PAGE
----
Source: University of Sunderland

University of Sunderland: 100 years of nurturing pharmacy heroes

When the University of Sunderland’s Pharmacy Department was first established in September 1921, there were only three fee-paying students and 25 ex-servicemen. Facilities were beyond paltry: there was just one double-sided bench. No matter to Hope Constance Monica Winch, a trailblazer then who would become the discipline’s first lady.

Winch envisioned it to be the finest pharmacy department in the north-east of England. Even after her sudden, tragic death in 1944, her vision and legacy lived on.

Fast forward to 100 years later, the university has produced tens of thousands of heroes — or some might call them pharmacy graduates — who are sharing their expertise, support and assistance to people in all corners of the world.  In March 2018, Sunderland also became one of only five new medical schools, established to address the regional imbalance of medical education places across England and to widen access to ensure the profession reflects the communities it serves.

“The story of Pharmacy and integrated healthcare education and training in Sunderland will continue to evolve with our graduates positively contributing to an ever-developing professional workforce,” shares Head of the School, Pharmacy and Pharmaceutical Sciences, Adrian Moore.

From humble beginnings to international recognition today, Pharmacy continues to be the heart of Sunderland’s growing health sciences and wellbeing provision, with programmes in nursing, paramedic science and medicine on offer.

What began as a single bench in the Chemistry Department soon grew to become the largest Pharmacy Department in the country. This is where students learn how diseases develop; investigate how certain medicines can enhance wellbeing; and explore how the skills and knowledge of drug production relate to the development, design, and evaluation of cosmetic products.

The department offers undergraduate programmes in Pharmacy and Biochemistry as well as postgraduate programmes in Cosmetic Science; Clinical Pharmacy and Drug Discovery and Development. Programmes are continually updated with the latest developments in policy, research and practice.

Sunderland’s four-year MPharm programme develops specialised knowledge and skills in medicinal chemistry, pharmaceutics, therapeutics, clinical management and patient-focused clinical skills. This programme covers topics such as Fundamental Principles of Pharmaceutical Chemistry and Formulation; Cardiovascular and Renal Systems; Central Nervous System and Skin, and more.

The setting? Small seminar groups, practical laboratory classes and dispensing classes. These are complemented by placements and interprofessional learning opportunities, which offer patient contact. Students are put to the test through examinations, time-constrained tests (some web-based), assignments, essays, reports and presentations.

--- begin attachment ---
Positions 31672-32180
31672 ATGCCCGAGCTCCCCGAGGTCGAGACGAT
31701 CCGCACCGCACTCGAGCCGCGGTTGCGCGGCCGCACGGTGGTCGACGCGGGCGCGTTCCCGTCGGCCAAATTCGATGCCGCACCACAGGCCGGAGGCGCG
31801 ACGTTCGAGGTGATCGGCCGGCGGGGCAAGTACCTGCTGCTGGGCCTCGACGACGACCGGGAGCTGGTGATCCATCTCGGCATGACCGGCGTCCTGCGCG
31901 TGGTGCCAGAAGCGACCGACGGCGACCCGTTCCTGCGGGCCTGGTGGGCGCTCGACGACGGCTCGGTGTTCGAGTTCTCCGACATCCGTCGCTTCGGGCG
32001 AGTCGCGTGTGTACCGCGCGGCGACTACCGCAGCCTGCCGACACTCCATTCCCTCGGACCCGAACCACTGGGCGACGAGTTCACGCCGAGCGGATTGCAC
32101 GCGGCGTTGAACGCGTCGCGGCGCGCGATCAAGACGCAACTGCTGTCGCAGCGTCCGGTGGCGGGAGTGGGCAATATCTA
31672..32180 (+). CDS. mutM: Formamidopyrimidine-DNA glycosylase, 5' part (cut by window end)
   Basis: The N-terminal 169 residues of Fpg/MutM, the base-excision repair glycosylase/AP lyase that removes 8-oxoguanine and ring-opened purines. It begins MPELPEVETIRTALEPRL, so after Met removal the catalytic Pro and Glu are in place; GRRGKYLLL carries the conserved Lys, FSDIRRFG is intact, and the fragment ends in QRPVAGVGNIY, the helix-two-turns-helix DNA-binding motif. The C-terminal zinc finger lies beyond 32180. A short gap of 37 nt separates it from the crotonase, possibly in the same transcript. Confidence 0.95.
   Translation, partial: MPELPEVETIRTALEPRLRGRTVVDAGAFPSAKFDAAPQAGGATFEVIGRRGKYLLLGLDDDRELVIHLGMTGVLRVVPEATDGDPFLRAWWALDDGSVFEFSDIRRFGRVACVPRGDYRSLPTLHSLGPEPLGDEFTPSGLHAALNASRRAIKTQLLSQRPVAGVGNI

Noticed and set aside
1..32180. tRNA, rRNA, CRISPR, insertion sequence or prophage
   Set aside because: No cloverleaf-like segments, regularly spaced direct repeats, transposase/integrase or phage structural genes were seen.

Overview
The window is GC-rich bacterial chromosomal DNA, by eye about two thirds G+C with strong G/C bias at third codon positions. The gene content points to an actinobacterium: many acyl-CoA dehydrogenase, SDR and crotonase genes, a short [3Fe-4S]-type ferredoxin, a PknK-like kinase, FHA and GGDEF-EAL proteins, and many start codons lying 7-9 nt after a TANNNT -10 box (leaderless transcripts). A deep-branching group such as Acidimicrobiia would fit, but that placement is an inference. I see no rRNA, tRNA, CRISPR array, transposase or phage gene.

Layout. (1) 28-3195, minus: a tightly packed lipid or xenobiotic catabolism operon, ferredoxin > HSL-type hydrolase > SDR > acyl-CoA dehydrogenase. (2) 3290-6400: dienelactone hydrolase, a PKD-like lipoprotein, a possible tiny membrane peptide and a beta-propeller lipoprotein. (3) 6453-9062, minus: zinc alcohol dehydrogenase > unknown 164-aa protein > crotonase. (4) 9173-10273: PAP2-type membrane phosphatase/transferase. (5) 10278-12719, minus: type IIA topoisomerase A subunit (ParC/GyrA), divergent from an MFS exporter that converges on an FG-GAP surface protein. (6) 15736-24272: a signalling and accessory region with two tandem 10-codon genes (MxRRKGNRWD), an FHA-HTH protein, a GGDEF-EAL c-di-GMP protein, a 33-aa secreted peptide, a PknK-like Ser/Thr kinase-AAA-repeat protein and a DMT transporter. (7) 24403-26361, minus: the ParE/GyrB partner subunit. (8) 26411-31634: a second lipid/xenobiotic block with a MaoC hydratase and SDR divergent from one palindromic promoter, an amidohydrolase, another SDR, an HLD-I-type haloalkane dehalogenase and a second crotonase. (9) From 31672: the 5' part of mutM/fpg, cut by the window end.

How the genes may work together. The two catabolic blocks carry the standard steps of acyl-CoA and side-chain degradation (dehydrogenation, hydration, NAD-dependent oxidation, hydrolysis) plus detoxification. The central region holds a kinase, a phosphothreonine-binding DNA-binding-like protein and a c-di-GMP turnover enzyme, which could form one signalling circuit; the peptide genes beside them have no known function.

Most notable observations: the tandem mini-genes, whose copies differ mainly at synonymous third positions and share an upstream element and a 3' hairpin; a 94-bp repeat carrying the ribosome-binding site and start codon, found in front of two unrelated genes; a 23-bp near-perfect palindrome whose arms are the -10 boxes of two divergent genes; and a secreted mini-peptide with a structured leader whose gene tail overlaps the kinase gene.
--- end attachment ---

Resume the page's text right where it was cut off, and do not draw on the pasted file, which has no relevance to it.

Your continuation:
“Patient, Carer and Public Involvement (PCPI) participants are used in the course, which gives us the opportunity to meet patients with the conditions we are learning about, understand their patient journey and what we can do in the future,” graduate Paul Sambrooks shares.

Many more features set Sunderland’s MPharm programme apart. Research here has been described as “world-leading”’ by the latest Research Excellence Framework. Graduates achieve success — 97.5% are in graduate-level employment, further study or training within six months of graduating. According to the National Student Survey 2020, the programme recorded an 86% Overall Satisfaction rate.

In the National Registration Assessment, Sunderland students do better than the rest of the country. The pass rate in 2019 was 89.82% which is significantly above the national average of 72.33%

For Sambrooks, however, the programme’s greatest asset was its people. “The academic staff are a diverse team of practicing pharmacists in different sectors as well as scientists,” he explains. “They are very supportive and engage with students to assist them in their progression and development.”

Source: University of Sunderland

From humble beginnings to international recognition today, Pharmacy continues to be the heart of Sunderland’s growing health sciences and wellbeing provision. Source: University of Sunderland

At Sunderland, Pharmacy students take part in multi-disciplinary learning alongside students from Nursing, Psychology, Paramedic Science and Medicine, which reflects the environment they will work in as future professionals. Abigail Cook ’s favourite part of the programme is the “numerous opportunities for hands-on training, which prepares you for practice,” she shares.

This includes patient contact sessions which allow students to practise and develop communication skills; a mock dispensary where students develop a clinical and legal background of medicines and prescriptions; mock wards which prepare students for the situations they may experience as a hospital pharmacist; and hands-on clinical skills training.

Sunderland graduates are as ready for their careers as they are for the world at large. “The university has enabled me to challenge myself during my course, to get pharmacy and non-pharmacy related internships, to work part-time as a student ambassador, to be a student representative and to also play basketball with the University Women’s Basketball team,” enthuses graduate Dana Qiqieh.

Plus, with Sunderland ranked the second most affordable city in the UK, according to a 2018 “Graduate salaries in the UK” survey conducted by Prospects Luminate, it’s easy to live comfortably here on a budget. As Qiqieh says, “My time at Sunderland was remarkable!”

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